Tandy Warnow’s research combines mathematics, computer science, probability, and statistics, in order to develop algorithms with improved accuracy for large-scale and complex estimation problems in computing evolutionary trees (also known as phylogenies) on any kind of data. Warnow has active research projects in phylogenomics (genome-scale species tree estimation), multiple sequence alignment, and metagenomics. She is interested in statistical inference and NP-hard optimization problems for large datasets where novel algorithms are needed to address heterogeneity and reduce computational requirements.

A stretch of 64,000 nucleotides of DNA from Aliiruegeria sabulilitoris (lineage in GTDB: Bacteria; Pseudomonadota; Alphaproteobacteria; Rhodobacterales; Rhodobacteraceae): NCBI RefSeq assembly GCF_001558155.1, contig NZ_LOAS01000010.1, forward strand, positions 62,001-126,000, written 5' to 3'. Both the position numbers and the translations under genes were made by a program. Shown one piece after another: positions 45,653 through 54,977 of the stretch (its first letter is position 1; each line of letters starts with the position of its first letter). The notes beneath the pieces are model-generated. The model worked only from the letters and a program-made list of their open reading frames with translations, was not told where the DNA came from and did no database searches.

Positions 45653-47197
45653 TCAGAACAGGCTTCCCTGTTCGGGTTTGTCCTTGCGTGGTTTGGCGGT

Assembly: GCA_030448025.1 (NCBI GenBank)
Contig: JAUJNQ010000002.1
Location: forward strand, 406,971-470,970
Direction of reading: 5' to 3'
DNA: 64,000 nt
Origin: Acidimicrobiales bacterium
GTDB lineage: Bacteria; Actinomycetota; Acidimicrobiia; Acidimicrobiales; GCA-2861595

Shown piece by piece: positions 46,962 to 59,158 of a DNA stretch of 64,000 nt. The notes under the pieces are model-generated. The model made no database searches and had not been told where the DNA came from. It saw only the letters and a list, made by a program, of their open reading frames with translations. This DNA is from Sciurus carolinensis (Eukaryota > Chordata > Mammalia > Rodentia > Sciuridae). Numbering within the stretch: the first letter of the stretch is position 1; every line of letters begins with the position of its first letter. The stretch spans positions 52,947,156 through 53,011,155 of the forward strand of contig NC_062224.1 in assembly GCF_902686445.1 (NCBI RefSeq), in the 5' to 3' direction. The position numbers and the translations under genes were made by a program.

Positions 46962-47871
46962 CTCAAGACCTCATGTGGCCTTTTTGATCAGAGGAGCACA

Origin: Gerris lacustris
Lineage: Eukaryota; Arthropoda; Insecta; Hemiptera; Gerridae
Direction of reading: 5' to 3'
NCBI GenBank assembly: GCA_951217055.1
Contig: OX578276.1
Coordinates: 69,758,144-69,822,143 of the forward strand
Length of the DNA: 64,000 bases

Warnow is the Grainger Distinguished Chair of Engineering and the Co-Chief Scientist, the C3.ai Digital Transformation Institute at the University of Illinois Urbana-Champaign, where she is also an affiliate in Mathematics, Statistics, Bioengineering, Electrical and Computer Engineering, Animal Biology, Entomology, and Plant Biology. She received her PhD in Mathematics at UC Berkeley and did postdoctoral training with Simon Tavaré and Michael Waterman at USC. Her research combines computer science, statistics, and discrete mathematics, focusing on developing improved models and algorithms for reconstructing complex and large-scale evolutionary histories in biology. She has published more than 160 papers and has been recognized with a number of awards. She received the NSF Young Investigator Award (1994), the David and Lucile Packard Foundation Award (1996), a Radcliffe Institute Fellowship (2006), and the John Simon Guggenheim Foundation Fellowship (2011). She was elected a Fellow of the Association for Computing Machinery (ACM) in 2015 and of the International Society for Computational Biology (ISCB) in 2017. She was the lead NSF program officer for BigData (2012-2013) and chaired the BioData Management and Analysis (BDMA) study section at NIH (2010-2012). Tandy was also a member of the Big Data Senior Steering Group of NITRD subcommittee of the National Technology Council (coordinating federal agencies), 2012-2013.